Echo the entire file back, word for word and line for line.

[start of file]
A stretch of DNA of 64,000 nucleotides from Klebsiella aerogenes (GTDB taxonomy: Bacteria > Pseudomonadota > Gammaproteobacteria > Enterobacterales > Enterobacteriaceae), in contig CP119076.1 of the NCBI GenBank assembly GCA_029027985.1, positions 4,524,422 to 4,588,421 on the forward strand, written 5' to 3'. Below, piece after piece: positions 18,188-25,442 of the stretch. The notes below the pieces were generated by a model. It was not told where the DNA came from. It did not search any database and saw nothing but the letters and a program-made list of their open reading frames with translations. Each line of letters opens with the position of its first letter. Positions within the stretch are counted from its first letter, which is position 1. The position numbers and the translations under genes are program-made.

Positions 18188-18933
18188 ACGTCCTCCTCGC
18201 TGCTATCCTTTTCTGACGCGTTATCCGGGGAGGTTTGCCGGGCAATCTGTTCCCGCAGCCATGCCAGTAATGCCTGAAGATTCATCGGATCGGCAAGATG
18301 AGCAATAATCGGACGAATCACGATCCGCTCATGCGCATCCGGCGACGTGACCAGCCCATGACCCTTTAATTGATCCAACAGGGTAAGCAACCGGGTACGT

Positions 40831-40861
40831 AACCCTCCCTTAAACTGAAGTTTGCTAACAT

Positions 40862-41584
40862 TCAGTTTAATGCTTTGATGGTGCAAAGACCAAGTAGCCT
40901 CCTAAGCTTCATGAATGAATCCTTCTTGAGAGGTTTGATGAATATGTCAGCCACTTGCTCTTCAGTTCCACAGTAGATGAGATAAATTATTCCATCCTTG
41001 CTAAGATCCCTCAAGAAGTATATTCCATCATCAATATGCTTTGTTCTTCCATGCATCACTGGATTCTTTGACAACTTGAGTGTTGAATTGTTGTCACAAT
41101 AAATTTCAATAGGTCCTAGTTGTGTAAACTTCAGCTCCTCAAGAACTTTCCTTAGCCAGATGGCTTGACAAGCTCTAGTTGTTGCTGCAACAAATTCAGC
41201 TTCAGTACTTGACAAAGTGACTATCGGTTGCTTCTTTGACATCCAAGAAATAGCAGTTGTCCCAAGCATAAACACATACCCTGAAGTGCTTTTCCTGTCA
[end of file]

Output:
A stretch of DNA of 64,000 nucleotides from Klebsiella aerogenes (GTDB taxonomy: Bacteria > Pseudomonadota > Gammaproteobacteria > Enterobacterales > Enterobacteriaceae), in contig CP119076.1 of the NCBI GenBank assembly GCA_029027985.1, positions 4,524,422 to 4,588,421 on the forward strand, written 5' to 3'. Below, piece after piece: positions 18,188-25,442 of the stretch. The notes below the pieces were generated by a model. It was not told where the DNA came from. It did not search any database and saw nothing but the letters and a program-made list of their open reading frames with translations. Each line of letters opens with the position of its first letter. Positions within the stretch are counted from its first letter, which is position 1. The position numbers and the translations under genes are program-made.

Positions 18188-18933
18188 ACGTCCTCCTCGC
18201 TGCTATCCTTTTCTGACGCGTTATCCGGGGAGGTTTGCCGGGCAATCTGTTCCCGCAGCCATGCCAGTAATGCCTGAAGATTCATCGGATCGGCAAGATG
18301 AGCAATAATCGGACGAATCACGATCCGCTCATGCGCATCCGGCGACGTGACCAGCCCATGACCCTTTAATTGATCCAACAGGGTAAGCAACCGGGTACGT

Positions 40831-40861
40831 AACCCTCCCTTAAACTGAAGTTTGCTAACAT

Positions 40862-41584
40862 TCAGTTTAATGCTTTGATGGTGCAAAGACCAAGTAGCCT
40901 CCTAAGCTTCATGAATGAATCCTTCTTGAGAGGTTTGATGAATATGTCAGCCACTTGCTCTTCAGTTCCACAGTAGATGAGATAAATTATTCCATCCTTG
41001 CTAAGATCCCTCAAGAAGTATATTCCATCATCAATATGCTTTGTTCTTCCATGCATCACTGGATTCTTTGACAACTTGAGTGTTGAATTGTTGTCACAAT
41101 AAATTTCAATAGGTCCTAGTTGTGTAAACTTCAGCTCCTCAAGAACTTTCCTTAGCCAGATGGCTTGACAAGCTCTAGTTGTTGCTGCAACAAATTCAGC
41201 TTCAGTACTTGACAAAGTGACTATCGGTTGCTTCTTTGACATCCAAGAAATAGCAGTTGTCCCAAGCATAAACACATACCCTGAAGTGCTTTTCCTGTCA